ARTICLE 104B: EFFECTING UNLAWFUL ENLISTMENT, APPOINTMENT OR SEPARATION
At Bilecki Law Group, We believe every service member has earned their right to an aggressive defense on their day in court. We specialize in taking the fight to the prosecution and winning cases that others said were unwinnable.
Any attempt by a service member to facilitate the unlawful enlistment, appointment, or separation of another service member of the armed forces is subject to charges under Article 104b of the UCMJ.
Article 104b gives the government extensive leeway to convey incredibly harsh sentencing upon recruiters, officers, and other service members. Should you be convicted, you will face:
- A dishonorable discharge from the military
- The forfeiture of all allowances and pay
- A sentence of up to five years in jail
You could face jail time simply by ignoring a false statement on someone’s resume. If you’re facing charges under Article 104b, then callBilecki Law Group TODAY to start fighting back.
What Is Article 104b of the UCMJ?
Article 104b of the UCMJ governs conviction and sentencing for crimes related to aiding or assisting a service member’s false enlistment into, the appointment of, or separation from the armed forces. Three elements must be proven beyond a reasonable doubt by prosecutors to convict you of the crime:
- That the accused effected the enlistment, appointment, or separation of the person named
- That this person was ineligible for this enlistment, appointment, or separation because it was prohibited by law, regulation, or order
- That the accused knew of the ineligibility at the time of the enlistment, appointment, or separation
Our take: The government has accused you of helping someone fraudulently enlist, separate or advance within the military. Prosecutors will attempt to prove you were familiar with the service member and had prior knowledge of the requirements as well as the service member’s inability to meet those requirements.
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Military Defense Attorney for Article 104b of the UCMJ: Strategies and Tactics
We’ve seen Article 104b defenses play out in court on dozens of occasions. Our strategy takes into account both the specific context of the case as well as the elements and rules that govern article 104b of the UCMJ.
Here are just a few of the options Bilecki Law Group has at its disposal to fight back against your charges:
- How familiar were you with the service member that broke the law with a fraudulent enlistment, appointment or separation? We’ll show in court that your connection with the other service member is far from familiar enough to warrant going to jail for them.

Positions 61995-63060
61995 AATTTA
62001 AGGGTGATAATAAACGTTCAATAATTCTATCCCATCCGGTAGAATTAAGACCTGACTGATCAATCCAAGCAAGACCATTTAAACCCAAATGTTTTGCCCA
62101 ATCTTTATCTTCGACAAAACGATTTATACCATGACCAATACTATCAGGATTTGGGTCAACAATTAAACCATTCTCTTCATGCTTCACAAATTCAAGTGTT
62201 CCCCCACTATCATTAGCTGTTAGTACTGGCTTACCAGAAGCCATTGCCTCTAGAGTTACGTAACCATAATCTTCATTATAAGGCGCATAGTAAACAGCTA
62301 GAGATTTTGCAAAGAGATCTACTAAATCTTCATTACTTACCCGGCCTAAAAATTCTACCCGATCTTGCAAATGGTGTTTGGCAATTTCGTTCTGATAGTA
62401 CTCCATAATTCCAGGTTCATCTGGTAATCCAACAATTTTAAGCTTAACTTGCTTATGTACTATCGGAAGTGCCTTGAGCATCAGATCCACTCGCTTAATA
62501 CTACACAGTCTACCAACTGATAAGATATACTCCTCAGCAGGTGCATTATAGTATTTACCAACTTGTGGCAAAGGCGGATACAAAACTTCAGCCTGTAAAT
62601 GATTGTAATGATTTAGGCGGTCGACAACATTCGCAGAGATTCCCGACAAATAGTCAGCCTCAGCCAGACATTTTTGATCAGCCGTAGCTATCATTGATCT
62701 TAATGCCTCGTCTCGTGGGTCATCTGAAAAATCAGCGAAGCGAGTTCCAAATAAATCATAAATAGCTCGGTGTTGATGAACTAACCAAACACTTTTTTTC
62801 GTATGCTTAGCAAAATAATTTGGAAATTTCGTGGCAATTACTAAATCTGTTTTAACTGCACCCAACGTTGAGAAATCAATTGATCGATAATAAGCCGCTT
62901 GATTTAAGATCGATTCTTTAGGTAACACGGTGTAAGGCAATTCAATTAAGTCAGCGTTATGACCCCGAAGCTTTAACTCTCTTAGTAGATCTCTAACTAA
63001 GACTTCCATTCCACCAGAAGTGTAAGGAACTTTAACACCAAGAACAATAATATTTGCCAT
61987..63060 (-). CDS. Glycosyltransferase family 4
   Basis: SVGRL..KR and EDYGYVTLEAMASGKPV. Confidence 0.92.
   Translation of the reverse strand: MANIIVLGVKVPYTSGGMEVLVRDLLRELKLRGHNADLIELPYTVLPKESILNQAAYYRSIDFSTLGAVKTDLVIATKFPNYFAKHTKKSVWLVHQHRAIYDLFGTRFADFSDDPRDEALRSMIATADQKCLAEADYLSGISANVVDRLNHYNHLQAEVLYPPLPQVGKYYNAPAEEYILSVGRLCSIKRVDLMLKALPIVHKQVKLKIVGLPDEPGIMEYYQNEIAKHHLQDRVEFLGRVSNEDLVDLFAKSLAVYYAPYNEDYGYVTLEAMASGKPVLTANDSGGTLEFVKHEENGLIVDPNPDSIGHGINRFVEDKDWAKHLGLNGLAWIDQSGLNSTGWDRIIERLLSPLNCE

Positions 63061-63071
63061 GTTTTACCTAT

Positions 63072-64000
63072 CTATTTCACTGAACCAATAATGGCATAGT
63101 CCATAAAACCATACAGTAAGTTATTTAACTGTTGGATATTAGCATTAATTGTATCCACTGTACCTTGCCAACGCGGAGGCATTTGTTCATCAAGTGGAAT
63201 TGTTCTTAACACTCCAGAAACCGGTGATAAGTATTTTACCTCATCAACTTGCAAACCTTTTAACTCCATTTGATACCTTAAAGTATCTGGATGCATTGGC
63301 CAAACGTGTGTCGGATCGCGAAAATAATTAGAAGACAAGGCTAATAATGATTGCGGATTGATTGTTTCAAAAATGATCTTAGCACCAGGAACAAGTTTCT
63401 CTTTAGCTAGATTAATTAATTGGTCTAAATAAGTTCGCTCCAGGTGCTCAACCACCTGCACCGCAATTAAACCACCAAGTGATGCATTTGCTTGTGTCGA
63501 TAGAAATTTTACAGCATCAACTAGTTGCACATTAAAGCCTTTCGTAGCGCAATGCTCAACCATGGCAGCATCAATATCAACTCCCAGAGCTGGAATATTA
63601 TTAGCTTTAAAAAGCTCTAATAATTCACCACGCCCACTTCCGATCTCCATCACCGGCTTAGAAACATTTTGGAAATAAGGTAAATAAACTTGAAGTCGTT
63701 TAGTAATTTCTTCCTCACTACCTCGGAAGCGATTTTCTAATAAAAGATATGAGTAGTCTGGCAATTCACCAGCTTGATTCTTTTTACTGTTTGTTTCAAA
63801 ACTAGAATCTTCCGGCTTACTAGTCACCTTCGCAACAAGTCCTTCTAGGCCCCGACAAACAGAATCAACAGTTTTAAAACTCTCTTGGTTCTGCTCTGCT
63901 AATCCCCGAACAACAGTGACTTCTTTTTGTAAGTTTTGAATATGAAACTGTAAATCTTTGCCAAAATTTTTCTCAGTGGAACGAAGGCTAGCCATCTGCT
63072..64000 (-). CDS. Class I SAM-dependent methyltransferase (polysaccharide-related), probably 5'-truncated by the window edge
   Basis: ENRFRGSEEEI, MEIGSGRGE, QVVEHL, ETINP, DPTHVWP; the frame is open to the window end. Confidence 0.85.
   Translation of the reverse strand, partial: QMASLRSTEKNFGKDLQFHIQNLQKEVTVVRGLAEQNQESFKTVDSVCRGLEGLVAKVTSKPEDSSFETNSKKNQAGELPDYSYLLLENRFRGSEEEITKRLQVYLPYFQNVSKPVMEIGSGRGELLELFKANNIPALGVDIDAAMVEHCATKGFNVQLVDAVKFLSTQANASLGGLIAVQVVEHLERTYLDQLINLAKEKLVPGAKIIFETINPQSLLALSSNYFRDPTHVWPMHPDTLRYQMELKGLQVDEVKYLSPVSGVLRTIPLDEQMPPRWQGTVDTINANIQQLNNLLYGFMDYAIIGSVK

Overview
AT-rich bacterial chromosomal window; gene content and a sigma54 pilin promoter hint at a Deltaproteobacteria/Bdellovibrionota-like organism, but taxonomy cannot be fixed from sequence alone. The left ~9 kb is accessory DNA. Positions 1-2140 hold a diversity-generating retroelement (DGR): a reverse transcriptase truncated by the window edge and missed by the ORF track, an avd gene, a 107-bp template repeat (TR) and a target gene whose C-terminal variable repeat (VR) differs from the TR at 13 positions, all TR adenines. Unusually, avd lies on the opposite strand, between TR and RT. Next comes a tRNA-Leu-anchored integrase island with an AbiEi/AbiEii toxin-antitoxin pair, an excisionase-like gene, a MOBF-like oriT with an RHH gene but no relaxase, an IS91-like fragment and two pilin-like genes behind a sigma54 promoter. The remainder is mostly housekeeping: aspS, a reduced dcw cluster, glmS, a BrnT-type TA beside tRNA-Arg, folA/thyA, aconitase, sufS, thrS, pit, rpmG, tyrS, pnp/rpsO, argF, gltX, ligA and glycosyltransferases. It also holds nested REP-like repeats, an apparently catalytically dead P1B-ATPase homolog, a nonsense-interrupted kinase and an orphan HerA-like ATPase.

- Is the prosecution’s case speculative in nature? Do they have actual evidence proving that you knew the enlistment, appointment or separation was fraudulent? If the prosecutors aren’t prepared we’ll wipe the floor with them.
- If the evidence against you is overwhelming, we can still secure reduced sentencing by negotiating with the prosecutors. We’ve never had a service member receive max sentencing in an Article 104b case on our watch.
Conviction under Article 104b could get you dishonorably discharged and incarcerated. Before you make an assumption about your case, contact the defense attorneys at Bilecki Law Group.
Experienced Military Defense Lawyers for Article 104b Charges
You’re facing an aggressive government opponent that will not hesitate to throw you in prison. Bilecki Law Group has fought and won cases related to Article 104b before, and we can do so again in your case.
Frequently Asked Questions For Article 104b
Not all service members are happy with their positions in the military. Some want to avoid serving entirely. Others want to advance more rapidly than their peers. Article 104b attempts to curb this activity by targeting the individuals that facilitate it, namely the recruiters, officers and promoters within the armed forces.
Article 104a and Article 104b concern the same criminal act, only each focuses on a separate actor:
- Article 104a: Fraudulent Enlistment, Separation or Appointment governs the conviction and punishment of any service member who benefited from the enlistment into, appointment to, or separation from the armed forces.
- Article 104b: Effecting Unlawful Enlistment, Separation or Appointment governs the conviction and punishment of any service member who assisted another service member in the breaking of Article 104a.
Maximum punishment under Article 104b of the UCMJ includes:
- Dishonorable discharge
- Forfeiture of all pay and allowances
- Confinement for up to 5 years
Lesser Included Offenses: You may be charged with a lesser included offense, which could limit the scope of your punishment. The lesser included offense of Article 104b is Article 80: Attempts. Punishment under an attempted offense under Article 104b rarely carries a jail sentence, although you could still face a dishonorable discharge.